Noor took the reins to become her mother’s carer. Although her brothers supported Noor, she did not have the full support of her whole family.

Noor was in the messy middle of watching her outgoing mothers mentality change into that of around a 3 year old without much warning.

With the help of specialists, Noor was beginning to understand her mother’s condition better. She did still have memories but largely sensory, piqued by familiar music, sights and smells from her early childhood. She still had a desire to be busy, outside, and doing something, but without the ability to coherently follow through because of the confusion in her mind. Since their mother’s only memories were from her early childhood in North Africa, the cold and grey streets of London increasingly upset her even further.

Her language reverted back to the dialect and accent she would have spoken in her hometown when growing up.

Noor and her brother organised a brief respite for their mother in her home country last year, hoping that she would feel more at ease. What should have been a short break has stretched into 2021 as Noor’s other siblings were eager to have their mother in their care too. Noor is not content with the sporadic shuffling of her mother between siblings and refers to it more like a football being kicked from pillar to post. But without an LPA to solidify their mother’s wishes, all her health, care and financial decisions were open to the individual speculation of her seven children.

Each family has its own politics and siblings have their own role to play. One might consider themselves the mediator, the leader, or the hot-headed one, but sadly, in times of crisis our flaws can be heightened and any negative dynamics in the family intensified.

Noor is still picking up the pieces from the diagnosis of her mother four years later, and getting back to herself after caring for her mother, and coming to terms with the fact that she will not be able to have a coherent one-to-one conversation with her mother ever again. In 2017 nobody in her family spoke about Dementia or really knew what it was, let alone consider making provisions in case it would happen to their parents. Previously Noor had thought that she’d rely on her family, culture and religion for protection in the hard times but those expectations had dissolved in the face of a crisis.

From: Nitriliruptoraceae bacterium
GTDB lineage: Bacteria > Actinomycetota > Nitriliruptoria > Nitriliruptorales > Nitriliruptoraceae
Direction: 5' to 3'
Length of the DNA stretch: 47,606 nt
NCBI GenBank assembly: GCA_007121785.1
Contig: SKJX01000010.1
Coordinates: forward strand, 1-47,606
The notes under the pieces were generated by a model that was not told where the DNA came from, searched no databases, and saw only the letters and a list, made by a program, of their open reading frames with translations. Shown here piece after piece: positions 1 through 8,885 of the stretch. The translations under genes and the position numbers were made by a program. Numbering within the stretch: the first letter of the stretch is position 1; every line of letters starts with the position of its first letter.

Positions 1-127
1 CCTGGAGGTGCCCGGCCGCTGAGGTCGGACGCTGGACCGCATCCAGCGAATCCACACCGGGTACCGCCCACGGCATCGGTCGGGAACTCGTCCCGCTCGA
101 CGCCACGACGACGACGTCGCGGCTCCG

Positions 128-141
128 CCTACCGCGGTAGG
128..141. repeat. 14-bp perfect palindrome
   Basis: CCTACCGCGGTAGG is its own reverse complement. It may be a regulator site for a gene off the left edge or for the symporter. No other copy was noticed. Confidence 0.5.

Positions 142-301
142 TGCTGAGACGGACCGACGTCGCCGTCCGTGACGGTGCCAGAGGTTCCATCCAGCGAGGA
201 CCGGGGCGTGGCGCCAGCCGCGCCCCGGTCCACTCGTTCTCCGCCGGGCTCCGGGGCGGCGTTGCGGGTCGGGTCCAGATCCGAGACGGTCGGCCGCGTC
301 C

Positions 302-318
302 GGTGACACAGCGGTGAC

No matter how successful Noor’s mother may have been and how cherished and special she is to her children, Noor has agonised over the fact that her mother’s brilliant life has amounted to a sad final chapter of her story, with her children still locked in a stalemate about their mothers care and finances, rather than honouring who she was and who she had become by creating new memories while there was still time.

Plan before it’s too late

Following the disagreements that have shaken the family, Noor urges us all to have that conversation with our elderly parents to protect them, and our adult children to protect us.

Planning for one’s old age is paramount for us all since any of us can potentially become incapacitated.

The wishes regarding a person’s care and finances should be crystallised in a legal document as soon as possible and while of sound mind. In the UK this is done via an LPA in addition to a Will, and these should be written before any diagnosis may or may not occur. Putting these measures in place while we are well ensures that our wishes will be respected, met, and carried out by those we choose and without interference. To have such a conversation after a diagnosis could be too late, and creates space for disagreements. 

Noor’s mum was a very powerful woman- her power ironically became most evident after diagnosis, since the matriarch of the family was no longer there to maintain order and keep everyone in line. The saddest thing for Noor is that her brothers and sisters were never given the chance to grieve the rapid loss of their mother’s mind, and the loss of her entire inhibitions, the family did not pull together to celebrate their mother’s life, nor did they get the chance to grieve the loss before her cognitive dissonance. The changes happened fast and all at the same time. It was without warning and difficult to take seriously. Had her documents been in order, they could continue their time together now honouring their mother’s wishes collectively.

For privacy reasons the author of this piece has chosen to use a pseudonym for Noor’s real name.